Oleg Deripaska, an Aluminium tycoon with ties to the Russian military, founder of one of the largest industrial groups of Russia, Basic Element, wrote on Telegram peace is “very important” and predicted, “the whole world will be different after these events, and Russia will be different (Vox March 10, 2022).”The former president of EN+Group, an energy company and the second-largest Aluminium conglomerate in the world, Rusal, was sanctioned by the US government back in 2018 for his ties to Putin in the wake of allegations of Russian interference in the American Presidential elections. The UK government sanctioned him, the EU is contemplating similar actions.
Grumbling and dissatisfaction
“When it came to the decision to go all-in“, conquering Ukraine, “Putin took the decision alone”, believes Ben Judah. “Over the last ten years Putin has become increasingly distant from the old, so-called inner circle and the Russian elite in general.” (The sanctions) ”may indeed cause grumbling and dissatisfaction and fear in the political system. But when it comes to what might happen with Putin, Judah advises to think about “what happened to dictators, not what happens with strongmen with governments.” Washington’s treasury secretary, Janet Yellen, seems convinced that sanctions will “impose massive costs on Putin’s confidents.” That may be partially true, but in reality, wrote Justin Scheck in the Wall Street Journal (March 30, 2022)the impact is far milder.” Detaining yachts and aircraft deprive some of the world’s richest people of lavish comforts, he notes, and “produces flashy headlines”. Freezing their business is a different cup of tea, as the British say, because touching their business, reminds the Wall Street Journal, ”can cause turmoil in markets, harm investors in oligarch’s companies, who are otherwise unconnected to sanctioned individuals, and lead thousands of workers to lose their jobs. ”
The US government’s fear about disrupting global trade, prompted it to water down or avoid imposing financial penalties against key Russian entities and individuals (www.Livemint). Vladimir Potanin, estimated private wealth around 30 billion dollars, is the majority shareholder of the mining giant Norilsk Nickel, which just completed a deal with the French bank Société Generale, although he is sanctioned by Canada. On April 11 Reuters reported that the French bank will leave Russia and take “a 3 billion euro income hit.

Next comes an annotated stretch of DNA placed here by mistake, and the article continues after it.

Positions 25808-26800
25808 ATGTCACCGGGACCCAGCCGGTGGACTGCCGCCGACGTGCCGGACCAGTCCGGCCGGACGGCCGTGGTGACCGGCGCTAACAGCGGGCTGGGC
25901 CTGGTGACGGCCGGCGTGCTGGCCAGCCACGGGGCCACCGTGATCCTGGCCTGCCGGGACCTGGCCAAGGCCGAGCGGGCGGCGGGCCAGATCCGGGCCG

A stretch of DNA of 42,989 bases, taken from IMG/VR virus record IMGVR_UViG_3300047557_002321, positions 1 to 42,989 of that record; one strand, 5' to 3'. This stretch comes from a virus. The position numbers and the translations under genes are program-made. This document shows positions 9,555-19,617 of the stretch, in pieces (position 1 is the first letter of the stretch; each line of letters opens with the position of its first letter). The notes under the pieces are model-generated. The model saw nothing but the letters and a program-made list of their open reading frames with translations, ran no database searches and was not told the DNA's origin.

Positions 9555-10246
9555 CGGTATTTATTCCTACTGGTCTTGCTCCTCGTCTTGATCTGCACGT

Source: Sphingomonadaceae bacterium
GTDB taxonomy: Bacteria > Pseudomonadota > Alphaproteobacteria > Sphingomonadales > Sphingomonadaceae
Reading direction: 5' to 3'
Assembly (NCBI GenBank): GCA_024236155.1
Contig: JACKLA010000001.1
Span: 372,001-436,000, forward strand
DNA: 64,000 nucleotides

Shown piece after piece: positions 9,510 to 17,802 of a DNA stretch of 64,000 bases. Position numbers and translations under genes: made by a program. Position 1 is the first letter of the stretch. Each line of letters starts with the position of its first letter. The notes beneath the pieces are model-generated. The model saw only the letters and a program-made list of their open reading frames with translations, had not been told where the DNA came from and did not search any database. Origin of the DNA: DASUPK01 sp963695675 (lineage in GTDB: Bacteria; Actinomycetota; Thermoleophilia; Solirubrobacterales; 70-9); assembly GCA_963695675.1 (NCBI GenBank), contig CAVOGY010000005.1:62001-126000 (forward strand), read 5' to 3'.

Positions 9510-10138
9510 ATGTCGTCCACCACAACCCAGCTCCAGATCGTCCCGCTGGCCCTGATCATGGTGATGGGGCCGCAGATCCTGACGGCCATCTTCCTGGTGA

”The buyer of the Rosbank unit is Interros Capital”, a firm linked to Potanin, who supposedly is not sanctioned in the US either. One possible reason: Norilsk Nickel controls ten percent of the global supply of refined nickel exports and palladium both vital to produce semiconductors, which were already in short supply before Putin began to rewrite history in Europe. 45 oligarch/ billionaires, noted Forbes (April 7, 2022) have not been sanctioned to date. One man on the Forbes list, Leonid Mikhelson, worth an estimated 18 billion dollars, founder and CEO of the leading Russian natural gas producer Novatek, has been sanctioned by the UK government in the first week of April 2022. That, for him, is the bad news.
The good one is, that flights between Moscow and Dubai are still possible , the Emirates “where no sanctions are rolled out” as Bloomberg reassured its Russian readers (March 25, 2022). Thus, no surprise if Roman Abramovich should buy a 1000 square meter pied a terre in the Emirates A few days ago, his “Solaris” - Megayacht was forced to leave the picturesque harbor of Turkey’s Bodrup, because the management company of the port is British, and doing any business with the sanctioned Russian oligarch would be a violation. And punishable by UK law. The Eclipse, armed with an anti-missile defense system, is still tolerated in Marmaris, Turkey- for now.